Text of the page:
Health Center - Reproductive and Pelvic Health
No matter your age, the health of your reproductive and urinary organs—your pelvic organs—is important. If something goes wrong "down there," it affects your overall health and quality of life. Get answers to all of your most pressing questions and put an end to embarrassing symptoms.
Heavy Menstrual Bleeding: Symptoms and Treatment
Heavy menstrual bleeding (called menorrhagia by health care professionals) is defined as soaking a pad and/or tampon every hour or less during each menstrual cycle. For many women, heavy menstrual bleeding is a huge obstacle to their lifestyles. Have you ever had to reschedule an activity around your menstrual period? Then, you know the toll it can take. You may not know that heavy bleeding can be more than a schedule buster. The heavy bleeding can also lead to iron-deficient anemia, the most common health-related threat of menorrhagia. While most cases of anemia are easily treated with oral iron supplements, sometimes the bleeding is so severe a woman's entire volume of blood drops, leading to shortness of breath, severe fatigue and heart palpitations that require hospitalization.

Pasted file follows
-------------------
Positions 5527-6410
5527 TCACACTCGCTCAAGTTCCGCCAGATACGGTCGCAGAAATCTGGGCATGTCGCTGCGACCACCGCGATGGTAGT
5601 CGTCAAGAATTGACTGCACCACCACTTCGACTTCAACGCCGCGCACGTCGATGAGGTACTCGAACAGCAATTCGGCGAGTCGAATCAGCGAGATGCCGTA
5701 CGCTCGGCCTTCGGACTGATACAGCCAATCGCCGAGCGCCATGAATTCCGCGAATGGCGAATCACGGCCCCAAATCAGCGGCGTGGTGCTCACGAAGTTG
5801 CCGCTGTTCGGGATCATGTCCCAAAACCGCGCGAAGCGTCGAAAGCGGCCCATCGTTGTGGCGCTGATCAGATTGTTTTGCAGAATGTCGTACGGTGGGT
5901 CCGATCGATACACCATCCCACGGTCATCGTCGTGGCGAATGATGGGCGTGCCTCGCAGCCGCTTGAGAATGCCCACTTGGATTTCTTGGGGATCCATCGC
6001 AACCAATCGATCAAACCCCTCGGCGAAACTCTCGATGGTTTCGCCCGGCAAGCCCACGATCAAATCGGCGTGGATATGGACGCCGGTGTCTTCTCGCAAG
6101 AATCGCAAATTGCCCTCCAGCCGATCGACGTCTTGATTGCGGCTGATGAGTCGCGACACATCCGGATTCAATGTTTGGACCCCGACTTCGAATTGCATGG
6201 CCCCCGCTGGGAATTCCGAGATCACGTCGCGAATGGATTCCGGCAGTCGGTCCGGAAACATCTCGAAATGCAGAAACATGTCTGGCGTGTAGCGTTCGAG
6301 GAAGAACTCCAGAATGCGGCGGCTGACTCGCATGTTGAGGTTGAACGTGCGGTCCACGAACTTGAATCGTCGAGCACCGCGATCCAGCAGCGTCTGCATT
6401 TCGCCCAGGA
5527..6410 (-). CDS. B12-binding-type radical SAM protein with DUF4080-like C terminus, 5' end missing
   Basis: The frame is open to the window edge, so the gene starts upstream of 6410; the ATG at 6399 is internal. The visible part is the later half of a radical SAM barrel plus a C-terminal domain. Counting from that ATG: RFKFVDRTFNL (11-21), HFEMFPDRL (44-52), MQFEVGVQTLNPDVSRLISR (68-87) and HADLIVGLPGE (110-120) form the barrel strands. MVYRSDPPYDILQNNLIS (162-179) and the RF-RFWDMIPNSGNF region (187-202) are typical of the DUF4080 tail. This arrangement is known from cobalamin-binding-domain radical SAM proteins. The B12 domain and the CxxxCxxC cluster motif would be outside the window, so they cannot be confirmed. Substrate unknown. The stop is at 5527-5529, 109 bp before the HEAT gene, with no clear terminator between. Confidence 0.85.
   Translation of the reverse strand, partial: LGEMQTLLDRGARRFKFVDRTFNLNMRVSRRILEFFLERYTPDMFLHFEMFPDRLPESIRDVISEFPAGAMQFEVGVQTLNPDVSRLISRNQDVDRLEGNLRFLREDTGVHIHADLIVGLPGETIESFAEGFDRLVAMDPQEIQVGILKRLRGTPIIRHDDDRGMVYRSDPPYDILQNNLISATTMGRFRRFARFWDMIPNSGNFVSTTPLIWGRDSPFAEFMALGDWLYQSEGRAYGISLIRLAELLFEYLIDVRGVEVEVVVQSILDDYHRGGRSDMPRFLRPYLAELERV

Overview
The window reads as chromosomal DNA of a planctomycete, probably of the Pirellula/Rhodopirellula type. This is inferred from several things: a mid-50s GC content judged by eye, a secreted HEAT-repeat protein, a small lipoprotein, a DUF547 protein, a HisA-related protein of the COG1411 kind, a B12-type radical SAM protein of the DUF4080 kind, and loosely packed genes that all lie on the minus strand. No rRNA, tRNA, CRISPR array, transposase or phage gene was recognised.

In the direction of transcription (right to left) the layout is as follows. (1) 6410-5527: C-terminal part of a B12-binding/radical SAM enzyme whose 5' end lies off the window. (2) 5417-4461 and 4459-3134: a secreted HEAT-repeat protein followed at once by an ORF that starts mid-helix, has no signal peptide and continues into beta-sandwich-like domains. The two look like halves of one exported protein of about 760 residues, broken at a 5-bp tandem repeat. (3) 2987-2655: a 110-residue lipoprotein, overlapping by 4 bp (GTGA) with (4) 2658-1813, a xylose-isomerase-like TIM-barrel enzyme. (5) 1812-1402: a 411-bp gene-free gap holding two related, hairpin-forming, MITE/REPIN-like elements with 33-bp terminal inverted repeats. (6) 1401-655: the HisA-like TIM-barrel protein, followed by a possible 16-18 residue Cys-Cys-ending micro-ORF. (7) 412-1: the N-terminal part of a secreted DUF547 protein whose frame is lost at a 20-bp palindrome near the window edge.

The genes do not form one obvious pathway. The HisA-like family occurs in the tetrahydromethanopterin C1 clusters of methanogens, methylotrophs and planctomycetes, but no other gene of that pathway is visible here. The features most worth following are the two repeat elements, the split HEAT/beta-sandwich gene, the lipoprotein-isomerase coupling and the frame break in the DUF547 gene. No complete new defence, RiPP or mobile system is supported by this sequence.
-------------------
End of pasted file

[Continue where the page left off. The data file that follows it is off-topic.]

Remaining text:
There are several options you may want to try to reduce your heavy menstrual bleeding. These include:
- Ice packs. Put an ice pack on your abdomen for 20 minutes at a time, several times a day when bleeding is especially heavy.
- Vitamins.Try vitamin C supplements to help your body absorb iron and possibly strengthen blood vessels.
- Iron. Some research suggests low iron levels can increase menstrual bleeding, and that supplementing with the mineral can reduce menstrual bleeding.
Always check with your health care professional before taking any medication—this includes taking herbal remedies and nutritional supplements—for managing health conditions or for general health and wellness concerns.
Most health care professional will recommend a medical therapy first before moving on to other, more invasive recommendations, if you have heavy menstrual bleeding and need relief. The following options are medical therapies your health care professional might discuss with you, depending on your personal health history.